Sonatane Tu'akinamolahi Taumopeau Tupou, Lord Taumoepeau-Tupou of Toula and Kotu was a diplomat from the Kingdom of Tonga. Lord Taumoepeau-Tupou had been the Foreign Minister of Tonga since 24 August 2004, though his appointment was not announced until 2 September 2004. He had also been Minister of Defense since April 2005 till his death.
George Tupou V was the King of Tonga from the death of his father Tāufaʻāhau Tupou IV in 2006 until his own death six years later.
Kolonga is a village and the most populated settlement located on the northeast coast of Tongatapu in the Hahake District, Kingdom of Tonga. Kolonga is a hereditary estate of Lord Nuku.
Fīnau ʻUlukālala was a dynasty of six important hereditary chiefs from Vavaʻu, currently in the kingdom of Tonga. Started somewhere in the 18th century, died out in 1960. His original estate was Tuʻanuku, and his nickname and that of the village is Tavakefaiʻana.
The order of succession to the throne of Tonga is laid down in the 1875 constitution. The crown descends according to male-preference cognatic primogeniture. Only legitimate descendants through legitimate line of King George Tupou I's son and grandson, Crown Prince Tēvita ʻUnga and Prince ʻUelingatoni Ngū, are entitled to succeed. A person loses his or her right of succession and deprives his or her descendants of their right of succession if he or she marries without the monarch's permission.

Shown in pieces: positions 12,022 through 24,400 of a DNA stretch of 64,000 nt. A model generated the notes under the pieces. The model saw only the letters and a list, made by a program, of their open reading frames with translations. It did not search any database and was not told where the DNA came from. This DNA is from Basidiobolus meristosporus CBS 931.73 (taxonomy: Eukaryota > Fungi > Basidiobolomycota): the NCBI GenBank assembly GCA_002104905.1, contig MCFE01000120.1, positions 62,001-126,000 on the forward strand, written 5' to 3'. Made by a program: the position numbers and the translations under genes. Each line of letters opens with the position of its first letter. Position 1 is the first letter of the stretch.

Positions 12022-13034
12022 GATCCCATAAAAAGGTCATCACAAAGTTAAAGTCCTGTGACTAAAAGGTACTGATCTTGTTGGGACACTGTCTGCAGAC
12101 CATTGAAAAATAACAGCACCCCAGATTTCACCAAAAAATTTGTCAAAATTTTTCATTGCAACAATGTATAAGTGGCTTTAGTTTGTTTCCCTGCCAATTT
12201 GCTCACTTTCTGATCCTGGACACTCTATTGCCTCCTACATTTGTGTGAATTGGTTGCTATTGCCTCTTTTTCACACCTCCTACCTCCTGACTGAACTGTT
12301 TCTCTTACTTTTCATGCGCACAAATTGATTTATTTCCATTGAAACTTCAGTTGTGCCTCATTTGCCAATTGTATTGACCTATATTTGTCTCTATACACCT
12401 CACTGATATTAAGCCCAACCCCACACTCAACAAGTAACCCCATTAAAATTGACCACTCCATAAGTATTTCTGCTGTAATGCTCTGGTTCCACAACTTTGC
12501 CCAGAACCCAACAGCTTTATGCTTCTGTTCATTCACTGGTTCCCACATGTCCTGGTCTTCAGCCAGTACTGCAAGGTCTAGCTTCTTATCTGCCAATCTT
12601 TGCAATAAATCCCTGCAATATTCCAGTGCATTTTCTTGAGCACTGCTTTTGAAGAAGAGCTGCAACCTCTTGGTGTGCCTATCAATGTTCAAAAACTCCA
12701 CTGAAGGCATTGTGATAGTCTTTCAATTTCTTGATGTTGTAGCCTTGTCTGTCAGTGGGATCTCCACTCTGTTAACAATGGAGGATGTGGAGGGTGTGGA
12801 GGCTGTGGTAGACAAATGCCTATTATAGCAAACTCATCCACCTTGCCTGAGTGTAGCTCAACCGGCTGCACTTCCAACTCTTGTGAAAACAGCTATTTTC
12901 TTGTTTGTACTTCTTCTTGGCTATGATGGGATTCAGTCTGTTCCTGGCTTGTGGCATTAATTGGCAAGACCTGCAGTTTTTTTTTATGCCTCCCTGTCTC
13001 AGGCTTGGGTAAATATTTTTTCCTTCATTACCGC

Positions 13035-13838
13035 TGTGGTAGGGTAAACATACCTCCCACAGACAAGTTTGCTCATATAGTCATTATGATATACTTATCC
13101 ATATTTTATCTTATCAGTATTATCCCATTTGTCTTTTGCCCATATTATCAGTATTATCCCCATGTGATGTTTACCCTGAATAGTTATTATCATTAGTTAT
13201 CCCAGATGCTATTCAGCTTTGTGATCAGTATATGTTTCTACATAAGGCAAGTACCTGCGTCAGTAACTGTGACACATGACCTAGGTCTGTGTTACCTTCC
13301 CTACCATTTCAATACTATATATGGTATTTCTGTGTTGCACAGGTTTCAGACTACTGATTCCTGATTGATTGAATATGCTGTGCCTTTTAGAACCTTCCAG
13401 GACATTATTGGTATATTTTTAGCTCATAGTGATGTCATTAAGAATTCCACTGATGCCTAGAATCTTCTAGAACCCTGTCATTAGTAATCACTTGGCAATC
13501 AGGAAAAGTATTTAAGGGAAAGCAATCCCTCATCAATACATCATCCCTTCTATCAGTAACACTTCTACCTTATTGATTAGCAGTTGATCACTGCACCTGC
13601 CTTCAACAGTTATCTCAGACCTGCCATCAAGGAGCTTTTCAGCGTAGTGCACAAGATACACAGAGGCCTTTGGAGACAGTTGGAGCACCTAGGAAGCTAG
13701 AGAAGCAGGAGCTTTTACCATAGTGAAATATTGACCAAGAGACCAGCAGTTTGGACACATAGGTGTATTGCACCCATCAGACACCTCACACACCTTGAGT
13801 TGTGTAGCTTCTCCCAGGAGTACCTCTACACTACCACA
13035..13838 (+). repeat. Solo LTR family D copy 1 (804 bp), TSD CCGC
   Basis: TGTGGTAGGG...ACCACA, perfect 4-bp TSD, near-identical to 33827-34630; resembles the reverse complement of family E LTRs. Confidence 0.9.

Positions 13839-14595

The Tuʻipelehake is the second highest ranking chiefly title in Tonga. In the absence of the ancient Tuʻi Faleua title, the Tuʻipelehake title is second in rank after the King's title, Tu'i Kanokupolu. There have been several holders of the title mainly from the ruling royal family, from princes to prime ministers. It is Tongan custom to refer to the holder by his customary title, only adding his given name if confusion may arise. For example, Tuʻi Pelehake (ʻUluvalu).
Prince Fatafehi Tu'ipelehake was the youngest son of Queen Sālote Tupou III and was educated in Tonga and Australia. Tu'ipelehake is a traditional very high-ranking Tongan title. He was the 5th Tu'ipelehake.
Halaevalu Mata'aho ʻAhomeʻe was the Queen Consort of Tonga from 1965 to 2006, and the widow of the late King Tāufaʻāhau Tupou IV of Tonga. She was the mother of King George Tupou V and the current reigning King of Tonga, Tupou VI.